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The Threat to Our Natural World

A few years ago, I was one of two birders conducting a survey to the south west of Billericay. We were pleased to hear a skylark and, with our binoculars, we eventually located it, a slow moving dot against the sky, then watched it descend into the long grass. We are hoping to increase Skylark populations, as part of Essex Wildlife Trust’s Living Landscapes initiative but, in this locale, this ambition faces a potential setback, as its territory is in the site known in the Basildon Borough Draft Local Plan as H 23.

H 23 is one of many Green Belt sites which are proposed for housing in the Local Plan. It also has implications for biodiversity and our own enjoyment of a local natural world. 

In the Local Plan, there is a similar assessment for every site description, which broadly states that the site is “not known to be ecologically sensitive” but that surveys need to be done to see what is there. It goes on to state that development should ensure that there is no net loss to biodiversity and that it should seek to obtain a net gain. The aim is laudable but the execution requires planners and developers to look beyond the boundaries of each site.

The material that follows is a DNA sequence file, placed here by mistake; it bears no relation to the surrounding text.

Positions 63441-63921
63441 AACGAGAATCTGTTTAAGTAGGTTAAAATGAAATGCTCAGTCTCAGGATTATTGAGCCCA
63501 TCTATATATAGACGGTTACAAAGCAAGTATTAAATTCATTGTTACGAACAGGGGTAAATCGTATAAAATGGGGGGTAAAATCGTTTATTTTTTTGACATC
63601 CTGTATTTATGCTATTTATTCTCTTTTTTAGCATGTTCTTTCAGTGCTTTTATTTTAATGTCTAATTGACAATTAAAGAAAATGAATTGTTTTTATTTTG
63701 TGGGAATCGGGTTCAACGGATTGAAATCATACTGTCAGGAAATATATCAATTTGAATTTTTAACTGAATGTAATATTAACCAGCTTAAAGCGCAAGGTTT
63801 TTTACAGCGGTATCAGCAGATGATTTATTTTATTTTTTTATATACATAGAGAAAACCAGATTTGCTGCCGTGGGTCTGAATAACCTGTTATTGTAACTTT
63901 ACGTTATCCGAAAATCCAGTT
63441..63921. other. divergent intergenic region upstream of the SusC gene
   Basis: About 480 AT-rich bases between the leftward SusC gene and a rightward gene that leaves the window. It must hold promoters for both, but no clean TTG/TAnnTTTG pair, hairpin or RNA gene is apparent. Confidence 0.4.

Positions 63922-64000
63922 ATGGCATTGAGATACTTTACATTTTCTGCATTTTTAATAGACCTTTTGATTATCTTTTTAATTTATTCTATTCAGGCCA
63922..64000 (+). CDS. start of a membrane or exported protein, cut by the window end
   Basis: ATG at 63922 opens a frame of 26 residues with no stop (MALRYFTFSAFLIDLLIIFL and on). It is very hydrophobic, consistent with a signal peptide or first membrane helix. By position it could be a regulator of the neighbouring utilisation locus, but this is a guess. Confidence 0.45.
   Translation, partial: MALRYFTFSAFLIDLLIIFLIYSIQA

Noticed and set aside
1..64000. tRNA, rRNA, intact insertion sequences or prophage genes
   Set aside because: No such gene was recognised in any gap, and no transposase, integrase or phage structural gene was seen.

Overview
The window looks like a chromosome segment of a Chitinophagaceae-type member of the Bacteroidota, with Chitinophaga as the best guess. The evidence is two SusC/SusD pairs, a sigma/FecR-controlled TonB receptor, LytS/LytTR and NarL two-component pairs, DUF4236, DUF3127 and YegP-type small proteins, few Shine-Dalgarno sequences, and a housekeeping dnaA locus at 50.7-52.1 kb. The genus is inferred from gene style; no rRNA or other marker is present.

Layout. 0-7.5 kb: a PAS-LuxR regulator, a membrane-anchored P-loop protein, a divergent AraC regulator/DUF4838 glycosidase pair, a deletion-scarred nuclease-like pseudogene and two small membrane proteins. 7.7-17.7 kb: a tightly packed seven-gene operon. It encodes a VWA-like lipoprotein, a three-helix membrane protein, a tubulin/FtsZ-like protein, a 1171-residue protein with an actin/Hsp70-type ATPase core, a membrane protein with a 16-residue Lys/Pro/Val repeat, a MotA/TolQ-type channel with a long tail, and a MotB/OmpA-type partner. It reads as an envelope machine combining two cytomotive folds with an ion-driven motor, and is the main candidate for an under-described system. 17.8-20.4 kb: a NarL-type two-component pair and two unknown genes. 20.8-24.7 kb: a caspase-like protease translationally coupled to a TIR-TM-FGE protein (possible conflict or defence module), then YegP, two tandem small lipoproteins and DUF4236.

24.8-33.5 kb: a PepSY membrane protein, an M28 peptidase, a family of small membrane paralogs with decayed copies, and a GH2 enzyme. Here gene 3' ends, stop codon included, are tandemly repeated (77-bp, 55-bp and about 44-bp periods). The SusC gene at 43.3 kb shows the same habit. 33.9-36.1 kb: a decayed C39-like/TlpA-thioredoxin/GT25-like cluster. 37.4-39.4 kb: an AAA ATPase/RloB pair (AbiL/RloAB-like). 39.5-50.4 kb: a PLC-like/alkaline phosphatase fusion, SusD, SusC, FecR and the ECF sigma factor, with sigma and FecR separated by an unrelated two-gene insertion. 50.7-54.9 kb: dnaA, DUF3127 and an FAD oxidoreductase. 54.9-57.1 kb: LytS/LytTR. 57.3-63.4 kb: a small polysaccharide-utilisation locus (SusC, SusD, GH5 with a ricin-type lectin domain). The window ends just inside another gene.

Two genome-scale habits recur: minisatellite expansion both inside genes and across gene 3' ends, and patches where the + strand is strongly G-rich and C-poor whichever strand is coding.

Take the example of Potash Road, the sites H19a and H19b.  We know that some protected species, Adder and Dormouse, inhabit places either side of the site as both are recorded near Norsey Wood and in private farmland next to Stock Road. Although there is no public access to the site, the passer-by can see scrub, ancient trees and unimproved grassland, some of which is suitable for these species, so the species may actually be within the proposed development sites. And they may be reliant on them to move around for food and to avoid isolated populations which dilute the gene pool and lead to local extinction.  

So my response is that the planners and developers have to look at whole areas. To really achieve no net loss to biodiversity may mean that land within the site, and possibly even outside the site, has to be allocated for wildlife habitat, as well as providing access for quiet recreation so we can enjoy the wildlife. This is the approach for the land near Greens Farm Lane which could mitigate the impact on Mill Meadows LNR if it is done well. In my view this approach needs to be adopted for all the other sites in the Green Belt.

Neil Sumner
Conservation Volunteer (EWT Living Landscapes)